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Gender Tapestry - New ways of looking at gender classification

Saturday 10:40 AM–11:10 AM in Hall A
Content warning:

I will be talking about gender as a spectrum as a non-binary person. The slides and the project are vibrant and colorful and may hit differently if you have a color vision deficiency.

What is gender? It is easy to imagine gender as a linear spectrum, but in my research I have explored the concept that gender is more like a three dimensional spectrum of color. I posit that we all experience gender slightly differently, just like we experience color slightly differently. Therefore, I built an online project using Python and Flask to classify people as individual colors rather than genders, to create a tapestry of gender. and show gender as a literal, individual, spectrum.

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Gender tapestry is an online art project that encourages us to consider how we think about gender classification. This talk will be an exploration of the development of my PhD project Gender Tapestry where I created a gender classifier that assigns unique colors to people, rather than genders. This work is an interactive online project written in python with a custom Keras multi-label classifier, flask and integrations for a projection based live work. This talk will explore my development and planning of this work, the joys of learning Flask and Django, GAN and mosaic integration and will include an ongoing live demonstration of the work. I will also discuss what this work means for gender and gender classification and why machine learning is an ideal medium to interrogate machine learning.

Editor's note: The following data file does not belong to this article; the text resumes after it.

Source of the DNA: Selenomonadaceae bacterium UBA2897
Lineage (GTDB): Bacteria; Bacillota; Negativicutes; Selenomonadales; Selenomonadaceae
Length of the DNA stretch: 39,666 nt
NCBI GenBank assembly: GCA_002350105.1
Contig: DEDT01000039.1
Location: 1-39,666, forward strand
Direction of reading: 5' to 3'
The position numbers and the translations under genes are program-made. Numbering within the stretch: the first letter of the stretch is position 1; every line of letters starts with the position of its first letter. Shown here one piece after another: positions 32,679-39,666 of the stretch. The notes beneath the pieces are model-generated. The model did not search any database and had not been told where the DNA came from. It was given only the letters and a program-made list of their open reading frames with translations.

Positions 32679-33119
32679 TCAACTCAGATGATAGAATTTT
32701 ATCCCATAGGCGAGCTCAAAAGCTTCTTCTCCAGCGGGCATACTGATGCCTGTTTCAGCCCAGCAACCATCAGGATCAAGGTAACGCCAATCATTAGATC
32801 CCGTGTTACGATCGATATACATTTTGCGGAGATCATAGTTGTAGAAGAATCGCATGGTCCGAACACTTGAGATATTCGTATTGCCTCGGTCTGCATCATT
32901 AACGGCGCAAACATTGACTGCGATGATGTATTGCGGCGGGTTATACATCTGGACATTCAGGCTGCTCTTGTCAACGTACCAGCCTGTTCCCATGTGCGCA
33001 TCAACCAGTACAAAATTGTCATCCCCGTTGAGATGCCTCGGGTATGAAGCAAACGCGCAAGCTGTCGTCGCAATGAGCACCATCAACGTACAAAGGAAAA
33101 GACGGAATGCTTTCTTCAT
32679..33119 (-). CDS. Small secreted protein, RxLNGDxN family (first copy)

J. Rosenbaum they/them • @minxdragon@wandering.shop • @minxdragon

Dr J. Rosenbaum is a Melbourne AI artist and researcher working with 3D modeling, artificial intelligence and extended reality technologies. Their work explores posthuman and postgender concepts using classical art combined with new media techniques and programming.

J received their PhD at RMIT University in 2023 exploring AI Perceptions of Gender and the nature of AI generated art and the human hands behind the processes that engender bias, especially towards gender minorities. Their artwork highlights this bias through programmatic interactive artworks and traditional gallery displays. They speak at conferences worldwide about the use of artificial intelligence in art and have exhibited all over the world. J’s artwork has been supported by the City of Melbourne Covid-19 Arts Grants and has won the Midsumma Australia Post Art Prize.

J works with classically inspired aesthetics with the latest technologies to create a speculative future grounded in the aesthetics of the past to show that gender minorities have always been here and will continue into the future.